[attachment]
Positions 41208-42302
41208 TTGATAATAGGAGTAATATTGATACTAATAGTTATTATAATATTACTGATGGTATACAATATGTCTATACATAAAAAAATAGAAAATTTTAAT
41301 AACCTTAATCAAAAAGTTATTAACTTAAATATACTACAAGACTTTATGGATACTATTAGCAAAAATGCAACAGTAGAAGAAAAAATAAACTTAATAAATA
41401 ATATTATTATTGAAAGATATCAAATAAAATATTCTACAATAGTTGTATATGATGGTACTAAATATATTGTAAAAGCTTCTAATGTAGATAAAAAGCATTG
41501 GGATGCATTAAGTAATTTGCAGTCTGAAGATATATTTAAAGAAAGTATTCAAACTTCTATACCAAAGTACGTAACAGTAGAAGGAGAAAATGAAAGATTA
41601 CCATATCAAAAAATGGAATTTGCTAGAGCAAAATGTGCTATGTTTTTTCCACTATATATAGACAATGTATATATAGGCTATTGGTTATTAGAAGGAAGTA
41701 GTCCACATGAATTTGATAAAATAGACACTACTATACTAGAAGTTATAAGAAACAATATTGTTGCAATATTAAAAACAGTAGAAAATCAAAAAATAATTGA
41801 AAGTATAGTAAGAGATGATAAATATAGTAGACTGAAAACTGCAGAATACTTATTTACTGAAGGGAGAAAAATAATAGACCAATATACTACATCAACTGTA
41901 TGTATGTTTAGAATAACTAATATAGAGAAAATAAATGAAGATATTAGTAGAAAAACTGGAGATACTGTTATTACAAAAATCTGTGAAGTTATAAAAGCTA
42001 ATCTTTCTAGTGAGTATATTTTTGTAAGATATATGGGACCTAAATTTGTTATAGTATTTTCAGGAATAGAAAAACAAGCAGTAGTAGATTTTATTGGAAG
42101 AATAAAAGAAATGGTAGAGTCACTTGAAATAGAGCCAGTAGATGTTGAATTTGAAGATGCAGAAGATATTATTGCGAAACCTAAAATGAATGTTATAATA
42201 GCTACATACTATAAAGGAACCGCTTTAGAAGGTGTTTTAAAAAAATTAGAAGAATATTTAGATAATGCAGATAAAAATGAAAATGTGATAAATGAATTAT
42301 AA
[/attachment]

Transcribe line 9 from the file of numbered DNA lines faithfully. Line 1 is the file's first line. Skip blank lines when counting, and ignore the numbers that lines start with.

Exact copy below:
41901 TGTATGTTTAGAATAACTAATATAGAGAAAATAAATGAAGATATTAGTAGAAAAACTGGAGATACTGTTATTACAAAAATCTGTGAAGTTATAAAAGCTA